Whose terms and conditions prevail when a contract dispute arises is a common issue. In Australia the current test is referred to as “the last shot rule”, which originates from the English common law case of Butler Machine Tool Co Ltd v Ex-Cell-O Corp (England) Ltd. The rule applies the contractual principles of offer and acceptance. Each set of terms exchanged are an offer or counteroffer. If the other party sends terms after you have provided yours, that is likely to be a counteroffer.

Proceeding with the contract after receipt of the other party’s terms can be construed as acceptance of them. If you disagree with any terms received in response to your offer you must notify the other party in writing that you are proceeding based on your terms or you may be bound by the terms of the counteroffer. The ‘last shot’ refers to the last offer accepted by the counterparty.

An example scenario is as follows:

  1. The supplier has made an offer to the Purchaser in the form of a quote on its set of terms and conditions of supply (Offer);
  2. The purchaser has provided the supplier with a purchase order which contains its own set of terms and conditions of purchase (which differ from the supplier’s terms and conditions of supply). This is not an acceptance by the purchaser of the supplier’s offer, but rather a counter-offer and therefore no valid contract has been formed (Counter-offer); and
  3. The supplier commences supply without disputing the purchaser’s terms and conditions. This is likely to be regarded as acceptance by conduct of the purchaser’s counter-offer and at that point, it is likely that the contract between the supplier and the purchaser is formed, based on the Purchaser’s terms and conditions (Acceptance).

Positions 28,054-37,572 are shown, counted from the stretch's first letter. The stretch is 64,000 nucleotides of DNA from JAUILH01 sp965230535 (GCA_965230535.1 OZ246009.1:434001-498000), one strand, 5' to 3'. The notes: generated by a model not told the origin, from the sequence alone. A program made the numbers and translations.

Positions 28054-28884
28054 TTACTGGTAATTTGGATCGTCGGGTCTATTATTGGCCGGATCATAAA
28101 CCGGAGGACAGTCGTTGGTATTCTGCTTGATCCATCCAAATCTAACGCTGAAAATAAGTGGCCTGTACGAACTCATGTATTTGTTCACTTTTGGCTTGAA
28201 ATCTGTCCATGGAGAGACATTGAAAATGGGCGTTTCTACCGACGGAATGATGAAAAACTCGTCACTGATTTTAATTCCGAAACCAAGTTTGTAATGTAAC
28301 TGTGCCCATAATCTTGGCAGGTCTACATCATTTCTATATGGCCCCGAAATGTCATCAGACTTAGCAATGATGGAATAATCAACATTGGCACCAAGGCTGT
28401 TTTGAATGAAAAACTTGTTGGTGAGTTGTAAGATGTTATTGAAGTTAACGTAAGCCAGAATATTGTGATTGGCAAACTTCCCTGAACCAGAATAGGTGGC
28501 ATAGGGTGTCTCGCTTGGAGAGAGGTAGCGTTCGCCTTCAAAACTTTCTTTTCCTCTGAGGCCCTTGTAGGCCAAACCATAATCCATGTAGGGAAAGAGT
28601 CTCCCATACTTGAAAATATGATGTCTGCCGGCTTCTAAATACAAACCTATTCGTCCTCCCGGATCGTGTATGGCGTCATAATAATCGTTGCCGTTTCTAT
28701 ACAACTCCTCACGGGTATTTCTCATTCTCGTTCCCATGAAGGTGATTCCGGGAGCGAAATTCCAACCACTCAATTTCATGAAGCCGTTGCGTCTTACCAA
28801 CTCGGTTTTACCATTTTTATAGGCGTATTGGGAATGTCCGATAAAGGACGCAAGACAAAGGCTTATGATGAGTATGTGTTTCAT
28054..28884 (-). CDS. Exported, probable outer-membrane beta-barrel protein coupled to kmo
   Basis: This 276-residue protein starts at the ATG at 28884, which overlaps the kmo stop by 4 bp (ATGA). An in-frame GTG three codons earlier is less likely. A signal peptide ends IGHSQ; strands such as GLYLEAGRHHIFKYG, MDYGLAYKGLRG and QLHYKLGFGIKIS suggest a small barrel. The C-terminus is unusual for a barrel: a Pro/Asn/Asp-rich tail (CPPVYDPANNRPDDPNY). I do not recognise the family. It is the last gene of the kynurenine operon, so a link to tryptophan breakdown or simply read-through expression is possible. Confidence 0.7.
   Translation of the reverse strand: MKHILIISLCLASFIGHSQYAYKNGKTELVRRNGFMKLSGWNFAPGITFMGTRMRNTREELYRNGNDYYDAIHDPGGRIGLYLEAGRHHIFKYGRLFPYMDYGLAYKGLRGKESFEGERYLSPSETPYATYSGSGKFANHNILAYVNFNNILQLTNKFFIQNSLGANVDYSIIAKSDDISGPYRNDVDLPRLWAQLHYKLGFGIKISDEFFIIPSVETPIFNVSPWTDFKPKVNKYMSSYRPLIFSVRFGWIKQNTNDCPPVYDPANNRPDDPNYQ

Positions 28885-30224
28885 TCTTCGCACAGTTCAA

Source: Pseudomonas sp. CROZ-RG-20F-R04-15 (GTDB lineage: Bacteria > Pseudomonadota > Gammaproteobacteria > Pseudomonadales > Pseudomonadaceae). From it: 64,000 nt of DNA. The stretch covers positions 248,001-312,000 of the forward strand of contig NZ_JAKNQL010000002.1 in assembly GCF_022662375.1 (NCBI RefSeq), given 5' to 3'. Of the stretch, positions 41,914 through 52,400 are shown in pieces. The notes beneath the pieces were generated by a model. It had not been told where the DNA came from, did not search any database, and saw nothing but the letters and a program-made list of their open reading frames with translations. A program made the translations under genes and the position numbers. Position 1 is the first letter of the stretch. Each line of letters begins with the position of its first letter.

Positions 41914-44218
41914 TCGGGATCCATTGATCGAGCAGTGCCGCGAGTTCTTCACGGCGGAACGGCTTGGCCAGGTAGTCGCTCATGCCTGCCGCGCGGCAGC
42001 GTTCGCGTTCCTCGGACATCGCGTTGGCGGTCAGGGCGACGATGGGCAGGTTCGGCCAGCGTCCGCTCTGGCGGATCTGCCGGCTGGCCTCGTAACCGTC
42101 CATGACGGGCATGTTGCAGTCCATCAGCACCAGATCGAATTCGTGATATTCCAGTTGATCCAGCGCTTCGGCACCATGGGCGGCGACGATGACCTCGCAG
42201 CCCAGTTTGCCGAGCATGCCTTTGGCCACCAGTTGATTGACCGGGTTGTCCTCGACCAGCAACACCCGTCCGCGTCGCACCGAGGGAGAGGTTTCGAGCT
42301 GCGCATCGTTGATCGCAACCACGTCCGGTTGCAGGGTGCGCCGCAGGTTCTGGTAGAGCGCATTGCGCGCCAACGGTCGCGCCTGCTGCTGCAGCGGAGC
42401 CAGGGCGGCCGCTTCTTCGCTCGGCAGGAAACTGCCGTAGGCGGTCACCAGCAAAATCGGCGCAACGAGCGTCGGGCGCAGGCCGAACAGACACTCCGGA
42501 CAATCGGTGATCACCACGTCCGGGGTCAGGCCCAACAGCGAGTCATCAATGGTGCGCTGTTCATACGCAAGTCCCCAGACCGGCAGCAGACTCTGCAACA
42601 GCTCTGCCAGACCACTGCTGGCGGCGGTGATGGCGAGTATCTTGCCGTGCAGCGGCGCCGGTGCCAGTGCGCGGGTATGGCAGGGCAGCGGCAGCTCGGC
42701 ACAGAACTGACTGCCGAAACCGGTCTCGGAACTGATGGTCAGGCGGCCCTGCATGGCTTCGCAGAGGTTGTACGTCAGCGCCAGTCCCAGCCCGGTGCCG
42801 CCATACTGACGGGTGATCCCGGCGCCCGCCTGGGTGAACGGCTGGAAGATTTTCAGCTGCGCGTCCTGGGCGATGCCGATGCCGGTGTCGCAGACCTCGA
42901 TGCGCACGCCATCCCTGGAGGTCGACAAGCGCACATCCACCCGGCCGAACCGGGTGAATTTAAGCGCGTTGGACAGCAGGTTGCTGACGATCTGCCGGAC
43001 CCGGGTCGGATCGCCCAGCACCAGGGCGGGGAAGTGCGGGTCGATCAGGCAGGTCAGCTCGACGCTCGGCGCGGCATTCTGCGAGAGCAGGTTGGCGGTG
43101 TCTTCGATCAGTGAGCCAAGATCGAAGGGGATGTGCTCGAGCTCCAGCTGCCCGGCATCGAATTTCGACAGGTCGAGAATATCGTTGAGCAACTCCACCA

In the above scenario, the purchaser has made the last shot, because their purchase order (including its terms and conditions) is the last document put forward. As the last shot rule derives from English common law, historically the UK position has been consistent with the Australian position. However, in a recent UK case the court found that the terms and conditions of the party that fired the first shot should prevail.


In this case, Panasonic and TRW entered into a commercial relationship for Panasonic to supply TRW with automotive resistors. TRW signed Panasonic’s customer file document which included the following words under the signature panel:

‘…the following terms and conditions shall apply exclusively to the entire business relation with us… unless different conditions, particularly conditions of purchase of the contracting party, have expressly been confirmed by us in writing’.

Upon signing, TRW did not place orders for some time. When the orders eventually commenced, TRW issued them on its standard purchase order form, which included their own terms and conditions that were to apply to the order. The court held that the seller’s ‘first shot’ had won by creating an overarching ‘master’ agreement which bound all subsequent purchases by the buyer.

The significance of this decision is that the party to fire the last shot will not always prevail, and that parties should ensure that when drafting standard terms, that they are drafted in a way that prevents any other terms from applying. The court must examine the evidence of the parties’ objective intention as to whether the last shot should or should not prevail.


There have been no recent developments in Australian law adopting the Panasonic case. Therefore, Australia’s position still remains to be that priority is generally determined by the ‘last shot rule’. However, the courts will also examine the conduct of the parties to determine if any circumstances of the supply arrangement override this rule.

Our experienced commercial and litigation lawyers will assist you to determine who fired the last shot, and whose terms and conditions prevail in a contract dispute; or alternatively to assist you in drafting your standard terms and conditions. At Cohen Legal, our business is protecting yours.